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Executives

Joe Fusco – VP

John Casella – Chairman, CEO & Secretary

Paul Larkin – President & COO

John Quinn – SVP, CFO & Treasurer

Jim Bohlig – SVP, Chief Development Officer & President of Casella Renewables Group

Analysts

Bill Fisher – Raymond James

Eric Prouty – Canaccord

Corey Greendale – First Analysis

Jonathan Ellis – Merrill Lynch

Casella Waste Systems, Inc. (CWST) F3Q09 (Qtr End 01/31/09) Earnings Call Transcript March 5, 2009 10:00 AM ET

Operator

Good day everyone and welcome to today’s Casella Waste Systems Incorporated Q3 2009 conference call. Today’s call is being recorded. At this time I’d like to turn the call over to the Mr. Joe Fusco, please go ahead sir.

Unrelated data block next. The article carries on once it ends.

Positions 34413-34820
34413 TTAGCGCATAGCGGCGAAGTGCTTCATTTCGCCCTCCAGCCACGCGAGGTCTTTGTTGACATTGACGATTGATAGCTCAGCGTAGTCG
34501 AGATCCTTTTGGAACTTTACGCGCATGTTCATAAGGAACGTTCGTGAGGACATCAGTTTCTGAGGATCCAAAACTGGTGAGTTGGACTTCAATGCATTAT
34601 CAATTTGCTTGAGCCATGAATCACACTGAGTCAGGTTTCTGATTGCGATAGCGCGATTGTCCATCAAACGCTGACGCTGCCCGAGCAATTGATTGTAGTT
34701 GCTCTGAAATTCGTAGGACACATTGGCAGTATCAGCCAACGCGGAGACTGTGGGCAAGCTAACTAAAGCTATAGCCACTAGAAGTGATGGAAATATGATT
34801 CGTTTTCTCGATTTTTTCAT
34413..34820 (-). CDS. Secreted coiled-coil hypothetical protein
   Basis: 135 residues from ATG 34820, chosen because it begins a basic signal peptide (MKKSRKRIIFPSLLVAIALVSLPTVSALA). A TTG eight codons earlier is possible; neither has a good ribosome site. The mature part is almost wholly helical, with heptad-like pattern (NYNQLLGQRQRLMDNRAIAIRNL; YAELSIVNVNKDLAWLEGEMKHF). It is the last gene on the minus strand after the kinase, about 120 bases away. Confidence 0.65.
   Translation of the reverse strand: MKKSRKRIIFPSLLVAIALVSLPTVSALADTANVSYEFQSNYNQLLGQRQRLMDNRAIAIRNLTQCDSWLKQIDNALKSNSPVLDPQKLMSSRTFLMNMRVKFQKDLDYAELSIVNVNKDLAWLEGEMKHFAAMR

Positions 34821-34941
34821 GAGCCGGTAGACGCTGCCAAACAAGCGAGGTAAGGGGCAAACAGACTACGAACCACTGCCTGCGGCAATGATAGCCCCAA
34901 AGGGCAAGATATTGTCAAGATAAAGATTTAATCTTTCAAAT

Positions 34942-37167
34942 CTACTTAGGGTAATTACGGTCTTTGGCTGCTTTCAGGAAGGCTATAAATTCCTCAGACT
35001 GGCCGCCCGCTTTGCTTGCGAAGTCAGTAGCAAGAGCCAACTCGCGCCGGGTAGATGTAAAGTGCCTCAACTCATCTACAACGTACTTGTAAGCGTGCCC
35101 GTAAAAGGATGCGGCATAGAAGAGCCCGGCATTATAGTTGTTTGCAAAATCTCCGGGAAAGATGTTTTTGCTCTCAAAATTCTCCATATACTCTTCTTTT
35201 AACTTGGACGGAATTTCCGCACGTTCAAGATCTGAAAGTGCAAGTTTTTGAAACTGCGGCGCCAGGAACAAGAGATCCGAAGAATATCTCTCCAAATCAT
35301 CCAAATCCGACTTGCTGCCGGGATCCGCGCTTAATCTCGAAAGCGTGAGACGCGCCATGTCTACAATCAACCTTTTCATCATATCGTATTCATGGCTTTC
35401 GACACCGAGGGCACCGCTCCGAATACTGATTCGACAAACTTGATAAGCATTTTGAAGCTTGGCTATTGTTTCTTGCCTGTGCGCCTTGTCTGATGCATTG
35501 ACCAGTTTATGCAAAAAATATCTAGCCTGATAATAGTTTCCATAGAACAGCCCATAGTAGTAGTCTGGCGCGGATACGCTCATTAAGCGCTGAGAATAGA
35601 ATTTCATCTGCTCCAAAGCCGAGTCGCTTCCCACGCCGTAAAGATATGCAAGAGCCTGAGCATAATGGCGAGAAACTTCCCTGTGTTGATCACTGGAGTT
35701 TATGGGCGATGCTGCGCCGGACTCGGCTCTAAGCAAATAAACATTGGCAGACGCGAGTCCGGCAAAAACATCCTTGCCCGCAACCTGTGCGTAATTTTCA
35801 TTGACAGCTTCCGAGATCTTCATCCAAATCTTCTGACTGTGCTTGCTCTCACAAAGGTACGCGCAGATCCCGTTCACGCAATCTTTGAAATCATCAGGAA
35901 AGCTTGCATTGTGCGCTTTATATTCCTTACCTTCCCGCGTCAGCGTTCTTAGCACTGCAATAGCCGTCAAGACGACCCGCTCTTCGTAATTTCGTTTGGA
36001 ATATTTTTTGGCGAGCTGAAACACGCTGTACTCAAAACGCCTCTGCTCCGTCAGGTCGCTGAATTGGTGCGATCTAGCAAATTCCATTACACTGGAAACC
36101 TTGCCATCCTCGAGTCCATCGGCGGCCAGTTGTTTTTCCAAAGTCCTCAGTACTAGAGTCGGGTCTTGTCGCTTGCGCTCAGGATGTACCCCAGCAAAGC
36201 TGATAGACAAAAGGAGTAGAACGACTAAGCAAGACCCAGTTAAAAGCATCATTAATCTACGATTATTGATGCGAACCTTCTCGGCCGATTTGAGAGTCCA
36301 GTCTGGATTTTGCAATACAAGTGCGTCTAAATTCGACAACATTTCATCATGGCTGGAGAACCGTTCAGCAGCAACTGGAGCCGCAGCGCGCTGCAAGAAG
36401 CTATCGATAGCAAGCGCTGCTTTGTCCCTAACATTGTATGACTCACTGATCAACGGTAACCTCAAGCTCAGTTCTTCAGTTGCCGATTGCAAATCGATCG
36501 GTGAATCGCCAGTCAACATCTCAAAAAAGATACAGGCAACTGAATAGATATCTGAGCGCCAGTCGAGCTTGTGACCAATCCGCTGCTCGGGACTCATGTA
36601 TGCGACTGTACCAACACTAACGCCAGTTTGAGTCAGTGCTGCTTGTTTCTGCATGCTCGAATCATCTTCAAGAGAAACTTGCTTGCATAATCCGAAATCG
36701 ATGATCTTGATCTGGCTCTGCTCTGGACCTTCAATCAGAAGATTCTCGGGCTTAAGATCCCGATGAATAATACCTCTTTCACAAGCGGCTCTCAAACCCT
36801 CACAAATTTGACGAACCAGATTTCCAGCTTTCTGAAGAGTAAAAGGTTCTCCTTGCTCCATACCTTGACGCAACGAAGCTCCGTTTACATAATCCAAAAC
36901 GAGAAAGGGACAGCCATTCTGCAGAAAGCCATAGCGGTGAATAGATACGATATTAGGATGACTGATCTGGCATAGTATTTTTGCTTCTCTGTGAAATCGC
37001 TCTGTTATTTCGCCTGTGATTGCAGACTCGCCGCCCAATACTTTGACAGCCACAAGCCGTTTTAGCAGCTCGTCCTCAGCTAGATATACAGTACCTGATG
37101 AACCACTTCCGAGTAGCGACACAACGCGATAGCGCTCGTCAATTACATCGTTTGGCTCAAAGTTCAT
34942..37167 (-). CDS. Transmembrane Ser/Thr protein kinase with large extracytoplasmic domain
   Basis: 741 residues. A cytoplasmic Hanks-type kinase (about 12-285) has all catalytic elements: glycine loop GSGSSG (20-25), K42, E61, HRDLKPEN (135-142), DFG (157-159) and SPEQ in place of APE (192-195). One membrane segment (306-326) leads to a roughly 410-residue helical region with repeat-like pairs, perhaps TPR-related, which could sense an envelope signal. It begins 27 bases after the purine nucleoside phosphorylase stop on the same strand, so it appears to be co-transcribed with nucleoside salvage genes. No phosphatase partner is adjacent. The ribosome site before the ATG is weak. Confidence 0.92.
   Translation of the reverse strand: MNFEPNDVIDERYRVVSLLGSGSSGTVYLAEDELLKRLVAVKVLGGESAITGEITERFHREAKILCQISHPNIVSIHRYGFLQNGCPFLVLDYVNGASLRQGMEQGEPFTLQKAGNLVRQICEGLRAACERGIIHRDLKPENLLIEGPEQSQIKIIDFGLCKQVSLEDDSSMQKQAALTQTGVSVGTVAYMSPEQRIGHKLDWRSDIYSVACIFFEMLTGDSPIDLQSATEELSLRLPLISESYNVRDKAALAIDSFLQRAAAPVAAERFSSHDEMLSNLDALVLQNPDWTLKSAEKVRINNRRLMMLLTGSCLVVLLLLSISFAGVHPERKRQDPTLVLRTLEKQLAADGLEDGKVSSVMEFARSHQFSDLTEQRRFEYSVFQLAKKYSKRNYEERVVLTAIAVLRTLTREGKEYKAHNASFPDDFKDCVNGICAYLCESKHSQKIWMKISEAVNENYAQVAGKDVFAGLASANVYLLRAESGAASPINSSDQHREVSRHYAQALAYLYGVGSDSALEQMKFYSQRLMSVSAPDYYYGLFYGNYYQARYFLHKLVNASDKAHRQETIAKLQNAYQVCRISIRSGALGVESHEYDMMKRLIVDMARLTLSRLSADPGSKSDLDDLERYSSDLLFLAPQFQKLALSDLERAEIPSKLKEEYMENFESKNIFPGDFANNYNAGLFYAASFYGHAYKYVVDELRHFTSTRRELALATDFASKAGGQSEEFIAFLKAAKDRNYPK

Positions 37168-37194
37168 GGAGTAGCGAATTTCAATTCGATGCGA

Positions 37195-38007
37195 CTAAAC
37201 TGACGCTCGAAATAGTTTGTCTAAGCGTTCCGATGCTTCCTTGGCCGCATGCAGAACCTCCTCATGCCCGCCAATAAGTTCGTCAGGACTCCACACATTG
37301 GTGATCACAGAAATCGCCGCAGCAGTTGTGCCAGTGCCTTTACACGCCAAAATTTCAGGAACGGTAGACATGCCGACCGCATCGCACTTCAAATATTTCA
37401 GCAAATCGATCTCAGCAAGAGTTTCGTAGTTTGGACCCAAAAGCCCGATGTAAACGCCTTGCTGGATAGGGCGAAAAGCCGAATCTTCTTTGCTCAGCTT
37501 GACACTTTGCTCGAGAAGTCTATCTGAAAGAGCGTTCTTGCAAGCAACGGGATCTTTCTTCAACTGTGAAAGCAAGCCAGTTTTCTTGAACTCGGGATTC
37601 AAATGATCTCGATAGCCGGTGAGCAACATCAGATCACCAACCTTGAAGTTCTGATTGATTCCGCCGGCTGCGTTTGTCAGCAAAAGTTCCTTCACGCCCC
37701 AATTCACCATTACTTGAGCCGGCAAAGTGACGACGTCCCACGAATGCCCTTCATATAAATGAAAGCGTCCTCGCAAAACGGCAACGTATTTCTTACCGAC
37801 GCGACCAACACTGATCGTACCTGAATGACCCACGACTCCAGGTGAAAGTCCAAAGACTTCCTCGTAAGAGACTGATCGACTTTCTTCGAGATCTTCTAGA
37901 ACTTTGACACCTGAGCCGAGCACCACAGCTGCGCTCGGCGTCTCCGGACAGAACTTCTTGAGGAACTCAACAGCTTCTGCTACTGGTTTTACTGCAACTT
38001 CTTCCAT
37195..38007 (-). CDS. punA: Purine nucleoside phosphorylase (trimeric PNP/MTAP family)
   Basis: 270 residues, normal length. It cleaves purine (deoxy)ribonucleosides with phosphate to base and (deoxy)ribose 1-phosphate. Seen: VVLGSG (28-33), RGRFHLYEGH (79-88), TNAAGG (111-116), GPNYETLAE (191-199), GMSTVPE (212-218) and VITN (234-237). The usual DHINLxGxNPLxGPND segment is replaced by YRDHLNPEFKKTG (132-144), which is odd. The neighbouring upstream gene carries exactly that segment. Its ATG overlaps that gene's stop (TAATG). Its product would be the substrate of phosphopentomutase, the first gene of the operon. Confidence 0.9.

Joe Fusco

Thank you for joining us this morning and welcome. With us today are John Casella, Chairman and Chief Executive Officer of Casella Waste Systems, Paul Larkin, our President and Chief Operating Officer, John Quinn our new Chief Financial Officer and Jim Bohlig, our Chief Development Officer. Today we’ll be discussing our third quarter fiscal year 2009 results. These results were released yesterday afternoon. Along with a brief review of these results and an update on the company’s activities and business environment, we’ll be answering your questions as well; but first as you know I must remind everyone that various remarks that we may make about the company’s future expectations, plans and prospects, constitute forward-looking statements for the purposes of the SEC’s Safe Harbor provisions.